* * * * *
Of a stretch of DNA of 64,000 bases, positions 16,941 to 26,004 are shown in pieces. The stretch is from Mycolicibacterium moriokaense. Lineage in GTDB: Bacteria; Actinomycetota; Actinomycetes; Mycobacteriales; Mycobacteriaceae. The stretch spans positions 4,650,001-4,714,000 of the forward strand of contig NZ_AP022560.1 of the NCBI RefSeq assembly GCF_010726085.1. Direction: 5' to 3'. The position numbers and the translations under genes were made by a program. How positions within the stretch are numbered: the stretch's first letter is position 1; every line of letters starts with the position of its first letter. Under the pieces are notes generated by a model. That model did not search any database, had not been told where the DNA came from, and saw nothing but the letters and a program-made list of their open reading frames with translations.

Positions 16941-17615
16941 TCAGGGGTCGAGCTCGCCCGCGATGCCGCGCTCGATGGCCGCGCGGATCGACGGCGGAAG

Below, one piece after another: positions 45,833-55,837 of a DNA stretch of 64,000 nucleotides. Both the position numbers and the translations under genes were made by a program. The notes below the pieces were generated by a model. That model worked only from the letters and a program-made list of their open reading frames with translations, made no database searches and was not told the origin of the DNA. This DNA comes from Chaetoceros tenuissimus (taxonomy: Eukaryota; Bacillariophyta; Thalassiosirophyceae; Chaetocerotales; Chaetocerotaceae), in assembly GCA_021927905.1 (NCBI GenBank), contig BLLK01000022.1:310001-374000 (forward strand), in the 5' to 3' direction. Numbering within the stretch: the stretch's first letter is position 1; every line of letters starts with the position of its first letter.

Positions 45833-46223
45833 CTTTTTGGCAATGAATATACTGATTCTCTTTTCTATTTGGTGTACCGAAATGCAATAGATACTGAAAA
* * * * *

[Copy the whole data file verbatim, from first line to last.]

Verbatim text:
Of a stretch of DNA of 64,000 bases, positions 16,941 to 26,004 are shown in pieces. The stretch is from Mycolicibacterium moriokaense. Lineage in GTDB: Bacteria; Actinomycetota; Actinomycetes; Mycobacteriales; Mycobacteriaceae. The stretch spans positions 4,650,001-4,714,000 of the forward strand of contig NZ_AP022560.1 of the NCBI RefSeq assembly GCF_010726085.1. Direction: 5' to 3'. The position numbers and the translations under genes were made by a program. How positions within the stretch are numbered: the stretch's first letter is position 1; every line of letters starts with the position of its first letter. Under the pieces are notes generated by a model. That model did not search any database, had not been told where the DNA came from, and saw nothing but the letters and a program-made list of their open reading frames with translations.

Positions 16941-17615
16941 TCAGGGGTCGAGCTCGCCCGCGATGCCGCGCTCGATGGCCGCGCGGATCGACGGCGGAAG

Below, one piece after another: positions 45,833-55,837 of a DNA stretch of 64,000 nucleotides. Both the position numbers and the translations under genes were made by a program. The notes below the pieces were generated by a model. That model worked only from the letters and a program-made list of their open reading frames with translations, made no database searches and was not told the origin of the DNA. This DNA comes from Chaetoceros tenuissimus (taxonomy: Eukaryota; Bacillariophyta; Thalassiosirophyceae; Chaetocerotales; Chaetocerotaceae), in assembly GCA_021927905.1 (NCBI GenBank), contig BLLK01000022.1:310001-374000 (forward strand), in the 5' to 3' direction. Numbering within the stretch: the stretch's first letter is position 1; every line of letters starts with the position of its first letter.

Positions 45833-46223
45833 CTTTTTGGCAATGAATATACTGATTCTCTTTTCTATTTGGTGTACCGAAATGCAATAGATACTGAAAA